Cynthia Jackson
Active Planning Partner
Joined: 4 months  ago
Posts: 6
15/03/2017 3:37 pm  

Hi Heather,

Maybe we need to include a yearly check up as a prerequisite for entry into school to make sure that the student is well and that all of their health issues are being addressed.

Students and parents could possibly sign the child up for an appointment during the first week or two of school if we could get a physician or PCP to come to the school to see students.  That way transportation would not be a problem for those students whose parents cannot take them in to the doctor.  The logistics could get a bit complicated.

I think that if there was any way to have school based health clinics it would be great, but from what I understand it is difficult to get funding to keep our school nurses.


Cynthia Jackson

Heather Cooper
Active Planning Partner Level 2
Joined: 7 months  ago
Posts: 10
16/03/2017 12:49 pm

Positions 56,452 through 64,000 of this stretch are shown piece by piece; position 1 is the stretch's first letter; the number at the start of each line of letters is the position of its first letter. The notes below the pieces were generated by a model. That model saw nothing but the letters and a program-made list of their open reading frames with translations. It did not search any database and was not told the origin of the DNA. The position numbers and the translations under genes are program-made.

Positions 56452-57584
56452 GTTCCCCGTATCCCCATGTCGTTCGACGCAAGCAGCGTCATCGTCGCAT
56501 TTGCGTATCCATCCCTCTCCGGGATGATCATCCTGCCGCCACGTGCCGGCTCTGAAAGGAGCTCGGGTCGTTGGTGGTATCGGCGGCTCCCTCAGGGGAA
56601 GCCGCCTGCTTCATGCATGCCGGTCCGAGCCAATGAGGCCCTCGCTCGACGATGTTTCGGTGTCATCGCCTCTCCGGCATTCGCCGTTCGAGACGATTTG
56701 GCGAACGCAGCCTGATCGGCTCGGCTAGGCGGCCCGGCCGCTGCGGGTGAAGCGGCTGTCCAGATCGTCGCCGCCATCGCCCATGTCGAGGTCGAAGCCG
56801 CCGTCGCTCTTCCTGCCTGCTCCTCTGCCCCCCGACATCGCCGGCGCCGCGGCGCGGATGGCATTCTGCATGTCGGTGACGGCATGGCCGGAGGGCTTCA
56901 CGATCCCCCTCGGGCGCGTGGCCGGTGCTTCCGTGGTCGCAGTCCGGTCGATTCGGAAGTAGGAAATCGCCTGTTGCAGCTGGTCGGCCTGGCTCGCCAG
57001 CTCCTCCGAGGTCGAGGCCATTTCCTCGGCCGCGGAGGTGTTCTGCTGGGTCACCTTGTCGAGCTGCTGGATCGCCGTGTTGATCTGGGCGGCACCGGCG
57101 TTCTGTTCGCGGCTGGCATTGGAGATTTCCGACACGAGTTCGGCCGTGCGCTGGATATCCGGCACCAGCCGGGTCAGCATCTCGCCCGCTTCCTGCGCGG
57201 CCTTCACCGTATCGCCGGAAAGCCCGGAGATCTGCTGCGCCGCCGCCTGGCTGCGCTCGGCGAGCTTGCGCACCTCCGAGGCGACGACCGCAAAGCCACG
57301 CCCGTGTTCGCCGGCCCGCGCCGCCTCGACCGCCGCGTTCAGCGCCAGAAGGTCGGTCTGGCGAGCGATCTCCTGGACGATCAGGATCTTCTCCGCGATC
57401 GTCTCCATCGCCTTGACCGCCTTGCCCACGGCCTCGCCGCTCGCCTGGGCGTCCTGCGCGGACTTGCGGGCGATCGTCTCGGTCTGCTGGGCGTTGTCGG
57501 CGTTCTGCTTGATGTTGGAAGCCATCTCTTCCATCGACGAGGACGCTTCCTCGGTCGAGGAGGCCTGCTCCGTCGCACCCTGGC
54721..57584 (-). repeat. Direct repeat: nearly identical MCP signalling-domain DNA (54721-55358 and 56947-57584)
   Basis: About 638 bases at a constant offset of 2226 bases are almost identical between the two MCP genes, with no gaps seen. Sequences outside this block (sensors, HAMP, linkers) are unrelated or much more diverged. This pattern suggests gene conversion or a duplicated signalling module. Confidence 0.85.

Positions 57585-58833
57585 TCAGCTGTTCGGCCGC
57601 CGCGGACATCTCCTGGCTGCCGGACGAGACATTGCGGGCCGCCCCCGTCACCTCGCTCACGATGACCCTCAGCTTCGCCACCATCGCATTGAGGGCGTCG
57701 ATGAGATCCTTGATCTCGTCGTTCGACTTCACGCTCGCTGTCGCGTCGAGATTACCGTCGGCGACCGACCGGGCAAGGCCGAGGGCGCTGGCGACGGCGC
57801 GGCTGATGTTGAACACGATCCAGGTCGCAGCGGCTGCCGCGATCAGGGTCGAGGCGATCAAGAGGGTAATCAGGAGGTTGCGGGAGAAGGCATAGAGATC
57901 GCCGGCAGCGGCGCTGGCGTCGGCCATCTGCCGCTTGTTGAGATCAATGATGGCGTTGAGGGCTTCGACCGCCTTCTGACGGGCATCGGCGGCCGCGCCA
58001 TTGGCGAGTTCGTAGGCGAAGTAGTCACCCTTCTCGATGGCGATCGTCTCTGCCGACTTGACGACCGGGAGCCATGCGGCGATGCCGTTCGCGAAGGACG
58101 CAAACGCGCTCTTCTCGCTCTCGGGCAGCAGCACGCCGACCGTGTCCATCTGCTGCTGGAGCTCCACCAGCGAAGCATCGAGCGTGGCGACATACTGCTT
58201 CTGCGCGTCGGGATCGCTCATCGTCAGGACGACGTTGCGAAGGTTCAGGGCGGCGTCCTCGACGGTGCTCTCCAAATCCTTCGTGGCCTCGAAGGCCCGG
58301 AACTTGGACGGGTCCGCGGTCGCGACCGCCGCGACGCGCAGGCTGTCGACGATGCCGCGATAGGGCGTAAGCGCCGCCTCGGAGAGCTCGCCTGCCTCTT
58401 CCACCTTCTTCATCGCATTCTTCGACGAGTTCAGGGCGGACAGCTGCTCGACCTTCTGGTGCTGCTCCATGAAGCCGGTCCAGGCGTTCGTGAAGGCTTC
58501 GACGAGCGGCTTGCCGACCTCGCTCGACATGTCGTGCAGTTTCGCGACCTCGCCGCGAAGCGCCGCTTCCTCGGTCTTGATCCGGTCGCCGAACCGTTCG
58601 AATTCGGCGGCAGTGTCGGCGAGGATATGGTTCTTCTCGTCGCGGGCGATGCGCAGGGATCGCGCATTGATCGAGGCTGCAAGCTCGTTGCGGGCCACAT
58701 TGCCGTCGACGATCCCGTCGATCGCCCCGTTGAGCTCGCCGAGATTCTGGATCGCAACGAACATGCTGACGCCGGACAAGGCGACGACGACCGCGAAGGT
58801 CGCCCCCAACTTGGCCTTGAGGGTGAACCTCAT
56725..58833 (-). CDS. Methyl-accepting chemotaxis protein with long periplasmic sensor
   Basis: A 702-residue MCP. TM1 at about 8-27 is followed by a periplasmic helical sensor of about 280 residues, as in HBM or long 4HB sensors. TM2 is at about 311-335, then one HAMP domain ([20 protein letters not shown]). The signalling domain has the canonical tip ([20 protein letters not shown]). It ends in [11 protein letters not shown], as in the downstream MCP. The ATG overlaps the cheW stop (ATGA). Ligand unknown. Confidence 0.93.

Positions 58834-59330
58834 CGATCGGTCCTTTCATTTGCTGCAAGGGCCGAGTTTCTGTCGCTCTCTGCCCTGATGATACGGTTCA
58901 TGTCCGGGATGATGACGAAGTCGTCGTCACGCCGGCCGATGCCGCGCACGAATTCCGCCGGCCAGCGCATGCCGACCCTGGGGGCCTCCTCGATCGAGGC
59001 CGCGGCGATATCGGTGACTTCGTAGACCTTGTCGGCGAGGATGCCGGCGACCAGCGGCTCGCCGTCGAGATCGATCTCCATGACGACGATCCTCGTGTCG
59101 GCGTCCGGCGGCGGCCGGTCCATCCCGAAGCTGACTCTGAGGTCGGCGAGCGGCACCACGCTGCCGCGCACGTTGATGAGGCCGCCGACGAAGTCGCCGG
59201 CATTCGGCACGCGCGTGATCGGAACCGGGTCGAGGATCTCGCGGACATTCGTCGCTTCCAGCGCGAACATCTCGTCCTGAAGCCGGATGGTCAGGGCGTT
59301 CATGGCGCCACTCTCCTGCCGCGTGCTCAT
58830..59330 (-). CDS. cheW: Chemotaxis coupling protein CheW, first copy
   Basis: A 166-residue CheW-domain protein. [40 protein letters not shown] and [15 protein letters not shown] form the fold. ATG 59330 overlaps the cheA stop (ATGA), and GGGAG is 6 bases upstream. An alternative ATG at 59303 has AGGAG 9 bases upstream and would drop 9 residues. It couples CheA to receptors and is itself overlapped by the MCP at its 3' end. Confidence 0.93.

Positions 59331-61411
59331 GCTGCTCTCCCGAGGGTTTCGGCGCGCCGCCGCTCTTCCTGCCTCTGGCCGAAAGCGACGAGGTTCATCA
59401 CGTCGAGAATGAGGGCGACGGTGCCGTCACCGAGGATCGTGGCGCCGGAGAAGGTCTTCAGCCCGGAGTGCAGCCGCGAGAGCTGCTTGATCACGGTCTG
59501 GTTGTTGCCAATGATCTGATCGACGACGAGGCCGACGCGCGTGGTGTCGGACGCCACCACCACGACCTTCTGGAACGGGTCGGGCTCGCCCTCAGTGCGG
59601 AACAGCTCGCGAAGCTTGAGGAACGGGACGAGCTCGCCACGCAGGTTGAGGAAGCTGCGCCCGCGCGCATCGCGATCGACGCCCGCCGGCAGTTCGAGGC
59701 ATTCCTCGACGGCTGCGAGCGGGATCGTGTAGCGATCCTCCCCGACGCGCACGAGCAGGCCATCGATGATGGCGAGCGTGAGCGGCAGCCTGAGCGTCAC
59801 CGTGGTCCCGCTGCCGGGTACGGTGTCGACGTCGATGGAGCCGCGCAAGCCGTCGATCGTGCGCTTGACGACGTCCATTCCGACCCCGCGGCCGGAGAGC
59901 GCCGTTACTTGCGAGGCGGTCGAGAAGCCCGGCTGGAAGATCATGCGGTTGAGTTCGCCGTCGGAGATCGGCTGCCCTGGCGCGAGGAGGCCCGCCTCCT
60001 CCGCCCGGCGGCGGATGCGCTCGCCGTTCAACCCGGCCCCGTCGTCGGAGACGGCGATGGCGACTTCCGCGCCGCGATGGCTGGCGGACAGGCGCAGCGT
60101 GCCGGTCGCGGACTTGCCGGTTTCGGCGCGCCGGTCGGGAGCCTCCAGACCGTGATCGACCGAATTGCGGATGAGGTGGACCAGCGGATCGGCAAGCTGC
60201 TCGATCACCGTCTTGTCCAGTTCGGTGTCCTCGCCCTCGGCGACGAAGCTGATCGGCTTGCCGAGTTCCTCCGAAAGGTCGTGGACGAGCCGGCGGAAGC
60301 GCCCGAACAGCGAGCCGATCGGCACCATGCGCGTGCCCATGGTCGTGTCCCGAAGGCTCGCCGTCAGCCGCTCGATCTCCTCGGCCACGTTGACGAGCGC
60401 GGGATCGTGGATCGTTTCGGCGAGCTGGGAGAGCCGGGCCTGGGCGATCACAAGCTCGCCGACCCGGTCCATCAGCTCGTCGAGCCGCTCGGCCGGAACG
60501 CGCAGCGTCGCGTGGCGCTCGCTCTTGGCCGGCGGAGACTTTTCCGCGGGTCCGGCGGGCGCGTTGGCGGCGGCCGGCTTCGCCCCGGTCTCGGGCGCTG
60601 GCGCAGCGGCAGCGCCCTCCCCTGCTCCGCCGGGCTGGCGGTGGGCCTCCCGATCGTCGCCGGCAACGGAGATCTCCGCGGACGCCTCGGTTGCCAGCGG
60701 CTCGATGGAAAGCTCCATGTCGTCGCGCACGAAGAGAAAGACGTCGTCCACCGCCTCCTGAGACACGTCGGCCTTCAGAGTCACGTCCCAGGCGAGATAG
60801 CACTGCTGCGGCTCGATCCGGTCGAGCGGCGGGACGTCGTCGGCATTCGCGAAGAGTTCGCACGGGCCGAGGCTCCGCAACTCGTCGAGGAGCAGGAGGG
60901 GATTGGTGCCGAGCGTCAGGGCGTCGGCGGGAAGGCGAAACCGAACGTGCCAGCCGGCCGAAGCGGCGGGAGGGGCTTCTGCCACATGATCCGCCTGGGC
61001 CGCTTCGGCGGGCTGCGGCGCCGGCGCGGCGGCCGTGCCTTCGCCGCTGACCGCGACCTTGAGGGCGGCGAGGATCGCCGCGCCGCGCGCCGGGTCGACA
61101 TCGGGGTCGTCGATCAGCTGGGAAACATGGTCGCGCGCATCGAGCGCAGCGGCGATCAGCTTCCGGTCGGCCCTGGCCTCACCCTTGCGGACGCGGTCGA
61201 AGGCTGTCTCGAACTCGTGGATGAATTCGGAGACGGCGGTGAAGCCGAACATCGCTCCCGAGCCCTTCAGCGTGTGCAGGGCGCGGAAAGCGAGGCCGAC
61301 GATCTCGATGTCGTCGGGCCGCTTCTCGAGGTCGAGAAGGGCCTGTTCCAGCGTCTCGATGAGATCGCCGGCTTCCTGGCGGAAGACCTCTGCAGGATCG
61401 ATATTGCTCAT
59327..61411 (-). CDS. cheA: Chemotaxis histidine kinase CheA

I would love to see school based health clinics instituted in the community. They could provide primary care services to students of the school system. The could also provide a space for illnesses that affect our children through out the course of a school year. Many communities across the country are embracing school based clinics as a bridge for access to care for children. By having the clinics in the schools there would be fewer issues with absenteeism and transportation and would guarantee access for all students. Iy may be tricky for some consent issues, but other systems have dealth with this issue successfully obviously otherwise school clinics wouldn't be thriving. I would love to work on a project that spear headed getting these clinics instituted for our students.